Why was the image of the Milky Way’s black hole obtained 3 years later than expected?

It’s finally here: First-ever image of the Milky Way’s central black hole just revealed! After five years of calculations and thousands of images analyzed, the researchers finally succeeded in visualizing Sagittarius A*.

The epic of this technological feat began with an observation campaign in April 2017 by interferometry very long base, also called VLBI. This observation technique consists of the simultaneous use of many radio telescopes in the world, in order to create the equivalent of a gigantic interferometer the size of the Earth. By doing so, the resolution angular obtained which defines the smallest angular size that researchers are able to observe in detail, becomes so small that many normally invisible objects become visible.

This is the case with M87* and Sagittarius A*, two black holes whose apparent diameter is similar, and which require a resolution that the VLBI can reach. In effect, M87* is both much more massive and much further away than Sgr A*, with its 6.5 billion masses solar cells and its distance of 50 millionlight yearsso its diameter visible from Earth is equivalent to that of Sgr A*.

A total of eight radio telescopes were used simultaneously, located in Chile, United States, Mexico, Spain and Antarctic ! Since then, three more telescopes joined the teamEvent Horizon Telescope with, in particular, the Greenland Telescope located northwest of Greenland and the second observatory of IRAM Noema, located in the French Alps. This process requires a lot of preparation, because the synchronization must be perfect: radio telescopes have also used atomic clocks, which only develop a delay of 1 second every 10 million years. The only observation campaign by this method took place in 2017, more precisely from April 4 to 14, 2017. Then came the data analysis, and that’s where everything got complicated!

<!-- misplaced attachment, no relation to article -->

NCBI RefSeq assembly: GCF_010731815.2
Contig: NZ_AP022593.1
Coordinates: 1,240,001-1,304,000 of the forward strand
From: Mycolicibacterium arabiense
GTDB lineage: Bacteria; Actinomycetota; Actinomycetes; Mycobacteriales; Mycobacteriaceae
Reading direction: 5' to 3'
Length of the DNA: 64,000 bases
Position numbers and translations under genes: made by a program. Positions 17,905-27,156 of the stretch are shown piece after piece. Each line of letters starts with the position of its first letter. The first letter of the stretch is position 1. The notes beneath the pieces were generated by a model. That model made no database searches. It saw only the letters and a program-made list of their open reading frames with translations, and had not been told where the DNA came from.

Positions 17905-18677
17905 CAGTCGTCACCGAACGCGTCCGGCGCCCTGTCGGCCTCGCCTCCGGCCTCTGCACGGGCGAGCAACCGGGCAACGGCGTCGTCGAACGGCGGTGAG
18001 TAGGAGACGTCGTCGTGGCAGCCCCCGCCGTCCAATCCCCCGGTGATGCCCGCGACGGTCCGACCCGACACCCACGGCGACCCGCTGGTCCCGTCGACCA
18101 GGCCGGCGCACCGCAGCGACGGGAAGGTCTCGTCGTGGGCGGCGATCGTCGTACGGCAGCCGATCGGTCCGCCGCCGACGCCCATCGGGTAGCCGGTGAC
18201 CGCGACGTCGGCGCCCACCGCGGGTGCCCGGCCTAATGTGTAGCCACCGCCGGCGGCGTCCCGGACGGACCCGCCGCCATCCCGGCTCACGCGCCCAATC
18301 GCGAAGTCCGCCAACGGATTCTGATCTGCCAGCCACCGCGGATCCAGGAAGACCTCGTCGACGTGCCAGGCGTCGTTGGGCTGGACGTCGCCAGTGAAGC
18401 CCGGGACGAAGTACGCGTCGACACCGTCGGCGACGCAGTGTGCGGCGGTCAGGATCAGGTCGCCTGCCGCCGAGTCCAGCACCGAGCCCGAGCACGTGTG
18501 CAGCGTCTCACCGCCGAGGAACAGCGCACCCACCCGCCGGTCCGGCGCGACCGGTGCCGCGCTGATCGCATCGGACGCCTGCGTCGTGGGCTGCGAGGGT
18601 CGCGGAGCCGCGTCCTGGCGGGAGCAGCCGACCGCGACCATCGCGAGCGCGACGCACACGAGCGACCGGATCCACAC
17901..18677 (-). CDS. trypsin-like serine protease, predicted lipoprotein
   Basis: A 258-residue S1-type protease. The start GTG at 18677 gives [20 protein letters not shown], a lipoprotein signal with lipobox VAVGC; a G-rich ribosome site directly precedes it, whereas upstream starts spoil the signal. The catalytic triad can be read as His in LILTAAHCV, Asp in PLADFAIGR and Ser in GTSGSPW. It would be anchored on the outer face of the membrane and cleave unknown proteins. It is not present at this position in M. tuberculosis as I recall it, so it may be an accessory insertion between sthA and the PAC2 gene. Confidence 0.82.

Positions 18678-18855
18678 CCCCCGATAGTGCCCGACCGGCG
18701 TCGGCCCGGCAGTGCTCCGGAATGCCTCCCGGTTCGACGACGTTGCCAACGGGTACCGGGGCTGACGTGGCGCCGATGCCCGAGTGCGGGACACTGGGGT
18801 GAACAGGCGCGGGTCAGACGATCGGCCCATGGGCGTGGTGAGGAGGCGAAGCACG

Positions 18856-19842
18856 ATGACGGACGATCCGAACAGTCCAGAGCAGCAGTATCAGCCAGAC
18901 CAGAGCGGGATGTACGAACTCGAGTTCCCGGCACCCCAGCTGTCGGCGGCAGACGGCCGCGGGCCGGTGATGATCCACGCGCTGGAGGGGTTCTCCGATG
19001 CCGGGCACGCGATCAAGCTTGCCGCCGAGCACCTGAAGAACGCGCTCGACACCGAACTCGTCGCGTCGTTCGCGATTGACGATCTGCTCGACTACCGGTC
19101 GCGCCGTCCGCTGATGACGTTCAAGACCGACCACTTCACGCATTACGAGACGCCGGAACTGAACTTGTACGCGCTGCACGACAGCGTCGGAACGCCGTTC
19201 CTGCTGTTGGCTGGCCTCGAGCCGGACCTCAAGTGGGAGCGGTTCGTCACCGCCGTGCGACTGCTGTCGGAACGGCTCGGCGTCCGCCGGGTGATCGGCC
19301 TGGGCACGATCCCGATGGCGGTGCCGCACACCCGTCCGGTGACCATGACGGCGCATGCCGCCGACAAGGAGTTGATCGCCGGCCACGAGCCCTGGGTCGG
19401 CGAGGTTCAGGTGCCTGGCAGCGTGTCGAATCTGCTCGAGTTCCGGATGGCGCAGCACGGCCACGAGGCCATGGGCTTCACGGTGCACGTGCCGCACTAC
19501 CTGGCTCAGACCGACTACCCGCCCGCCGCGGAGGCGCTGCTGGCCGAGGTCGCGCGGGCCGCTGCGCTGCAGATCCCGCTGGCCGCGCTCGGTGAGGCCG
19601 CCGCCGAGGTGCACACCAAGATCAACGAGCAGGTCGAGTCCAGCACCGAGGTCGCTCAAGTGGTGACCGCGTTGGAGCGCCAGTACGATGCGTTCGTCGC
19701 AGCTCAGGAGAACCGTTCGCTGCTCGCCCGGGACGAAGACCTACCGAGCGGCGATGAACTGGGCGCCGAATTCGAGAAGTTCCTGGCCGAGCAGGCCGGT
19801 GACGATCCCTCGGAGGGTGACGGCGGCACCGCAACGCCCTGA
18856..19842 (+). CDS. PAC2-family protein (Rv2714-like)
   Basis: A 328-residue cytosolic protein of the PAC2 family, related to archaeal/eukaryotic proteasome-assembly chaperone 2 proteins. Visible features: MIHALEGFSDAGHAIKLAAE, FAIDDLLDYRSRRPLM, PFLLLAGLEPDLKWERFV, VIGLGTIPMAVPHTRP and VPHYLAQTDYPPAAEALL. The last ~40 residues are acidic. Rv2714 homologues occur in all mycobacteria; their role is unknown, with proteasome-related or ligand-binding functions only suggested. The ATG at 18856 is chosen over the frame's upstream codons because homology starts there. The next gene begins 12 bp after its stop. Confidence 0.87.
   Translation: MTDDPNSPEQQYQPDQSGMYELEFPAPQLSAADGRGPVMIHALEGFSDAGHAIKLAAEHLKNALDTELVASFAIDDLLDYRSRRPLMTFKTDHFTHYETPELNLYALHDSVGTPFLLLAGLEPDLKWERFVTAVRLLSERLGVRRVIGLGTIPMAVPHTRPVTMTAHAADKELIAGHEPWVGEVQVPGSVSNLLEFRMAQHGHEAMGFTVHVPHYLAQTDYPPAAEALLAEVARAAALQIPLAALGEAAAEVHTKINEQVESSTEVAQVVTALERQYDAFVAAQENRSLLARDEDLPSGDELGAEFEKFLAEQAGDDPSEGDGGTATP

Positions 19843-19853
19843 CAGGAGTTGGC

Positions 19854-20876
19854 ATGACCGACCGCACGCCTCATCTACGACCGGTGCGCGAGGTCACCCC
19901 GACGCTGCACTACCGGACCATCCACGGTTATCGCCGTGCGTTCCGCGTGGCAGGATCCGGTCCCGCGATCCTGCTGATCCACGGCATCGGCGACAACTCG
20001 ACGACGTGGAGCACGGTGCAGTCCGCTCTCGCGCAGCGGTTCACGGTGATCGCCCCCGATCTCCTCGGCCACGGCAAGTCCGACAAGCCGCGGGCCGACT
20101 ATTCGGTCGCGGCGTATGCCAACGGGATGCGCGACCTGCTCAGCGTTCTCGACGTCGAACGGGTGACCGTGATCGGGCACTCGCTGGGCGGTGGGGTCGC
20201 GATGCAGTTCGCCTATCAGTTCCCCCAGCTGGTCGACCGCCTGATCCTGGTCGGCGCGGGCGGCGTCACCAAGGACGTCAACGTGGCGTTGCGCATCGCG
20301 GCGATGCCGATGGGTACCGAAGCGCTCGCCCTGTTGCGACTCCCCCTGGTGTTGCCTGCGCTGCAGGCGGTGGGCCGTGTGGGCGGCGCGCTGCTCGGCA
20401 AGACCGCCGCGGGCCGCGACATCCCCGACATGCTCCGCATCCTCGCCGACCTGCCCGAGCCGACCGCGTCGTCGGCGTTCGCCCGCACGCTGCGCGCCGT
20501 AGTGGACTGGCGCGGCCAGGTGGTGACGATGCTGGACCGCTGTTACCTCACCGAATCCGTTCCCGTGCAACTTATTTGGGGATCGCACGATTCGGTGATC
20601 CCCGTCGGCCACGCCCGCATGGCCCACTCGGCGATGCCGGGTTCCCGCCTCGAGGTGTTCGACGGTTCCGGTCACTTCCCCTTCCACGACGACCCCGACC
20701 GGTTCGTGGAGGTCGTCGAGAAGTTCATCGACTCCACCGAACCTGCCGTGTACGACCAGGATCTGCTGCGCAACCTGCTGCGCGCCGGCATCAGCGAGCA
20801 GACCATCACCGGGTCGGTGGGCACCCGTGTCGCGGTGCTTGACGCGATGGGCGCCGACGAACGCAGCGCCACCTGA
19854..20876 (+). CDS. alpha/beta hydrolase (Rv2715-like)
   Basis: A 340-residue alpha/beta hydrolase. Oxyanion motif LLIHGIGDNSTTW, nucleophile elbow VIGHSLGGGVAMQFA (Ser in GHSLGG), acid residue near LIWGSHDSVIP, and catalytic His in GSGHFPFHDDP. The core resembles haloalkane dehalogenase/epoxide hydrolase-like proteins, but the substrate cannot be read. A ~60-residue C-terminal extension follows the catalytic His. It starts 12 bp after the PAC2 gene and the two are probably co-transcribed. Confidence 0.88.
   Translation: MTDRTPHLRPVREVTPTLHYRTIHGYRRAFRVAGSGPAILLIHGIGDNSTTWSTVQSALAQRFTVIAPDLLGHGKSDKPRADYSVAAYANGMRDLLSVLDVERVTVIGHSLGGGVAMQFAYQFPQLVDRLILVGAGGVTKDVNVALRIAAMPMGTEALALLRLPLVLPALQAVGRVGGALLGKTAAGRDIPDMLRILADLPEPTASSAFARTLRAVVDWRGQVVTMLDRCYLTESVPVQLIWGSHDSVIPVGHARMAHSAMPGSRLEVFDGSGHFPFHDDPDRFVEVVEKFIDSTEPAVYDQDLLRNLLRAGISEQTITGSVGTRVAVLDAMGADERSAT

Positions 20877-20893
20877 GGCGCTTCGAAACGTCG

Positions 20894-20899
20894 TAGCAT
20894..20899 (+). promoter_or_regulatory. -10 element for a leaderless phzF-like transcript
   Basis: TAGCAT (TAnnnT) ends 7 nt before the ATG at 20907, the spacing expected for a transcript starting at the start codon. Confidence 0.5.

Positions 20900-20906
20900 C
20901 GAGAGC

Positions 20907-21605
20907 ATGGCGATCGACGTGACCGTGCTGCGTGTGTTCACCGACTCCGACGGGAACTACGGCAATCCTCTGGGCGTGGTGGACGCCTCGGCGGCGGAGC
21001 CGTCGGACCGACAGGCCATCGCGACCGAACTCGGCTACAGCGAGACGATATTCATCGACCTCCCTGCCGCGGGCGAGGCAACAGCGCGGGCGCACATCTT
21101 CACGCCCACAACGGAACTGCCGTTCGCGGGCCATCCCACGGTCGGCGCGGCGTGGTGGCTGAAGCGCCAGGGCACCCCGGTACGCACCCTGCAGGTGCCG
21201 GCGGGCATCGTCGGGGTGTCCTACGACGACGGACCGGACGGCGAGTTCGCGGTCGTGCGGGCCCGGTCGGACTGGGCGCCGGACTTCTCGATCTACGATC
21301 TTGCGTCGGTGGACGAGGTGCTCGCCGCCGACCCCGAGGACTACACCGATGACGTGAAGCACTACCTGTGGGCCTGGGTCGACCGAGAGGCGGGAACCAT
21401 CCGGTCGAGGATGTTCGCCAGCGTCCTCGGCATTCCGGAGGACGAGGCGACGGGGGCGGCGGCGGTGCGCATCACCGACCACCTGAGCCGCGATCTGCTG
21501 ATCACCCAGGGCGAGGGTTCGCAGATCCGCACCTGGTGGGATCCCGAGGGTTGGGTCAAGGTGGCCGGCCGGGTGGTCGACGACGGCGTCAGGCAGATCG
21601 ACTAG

This phase is just as difficult as the first. In total, more than 350 people took part in this technological feat. Thus, in 2019, the very first image of M87* has been unveiled, but not that of Sagittarius A*, which the scientific community was also expecting.

The cause of the delay: the diameter of the black hole, too small!

As Sgr A* is much smaller, the matter of its accretion disk rotates much faster, at the frantic pace of one revolution in just 4 minutes 30! Thus, during the observation campaign, the researchers observed these variations in real time, so to speak, because the campaigns lasted several hours, several times a day, for almost two weeks.

the gas near black holes moves at the same speed — almost as fast as light — around Sgr A* and M87*. But while it takes days, even weeks, to orbit around the large M87*, it only takes a few minutes to do so around the much smaller Sgr A*. This means that the brightness and the gas pattern around Sgr A* changed rapidly as the EHT collaboration observed it — much like trying to take a clear picture of a puppy chasing its tail “, explained in the CNRS press release Chi-kwan (“CK”) Chan, researcher at the Steward Observatory, Department of Astronomy and Institute for Data Science at the University of Arizona, USA.

Many more means have therefore been implemented to obtain a stable image of Sgr A*, in particular a gigantic library of black hole simulations which has been compared with the real images. All these calculations also required what are called supercomputers which allow a computing power difficult to imagine, with tens of thousands of processors.

These rapid changes in luminosity and configuration around Sgr A* generate a much more complex dataset than that of M87*, so we had to develop new tools digital simulation and analysis of movement gases to generate a sharp imagesaid Frédéric Gueth, CNRS researcher and deputy director of the Institute of Millimetric Radio Astronomy (Iram). Which explains why it took us three more years to visualize Sgr A*. »

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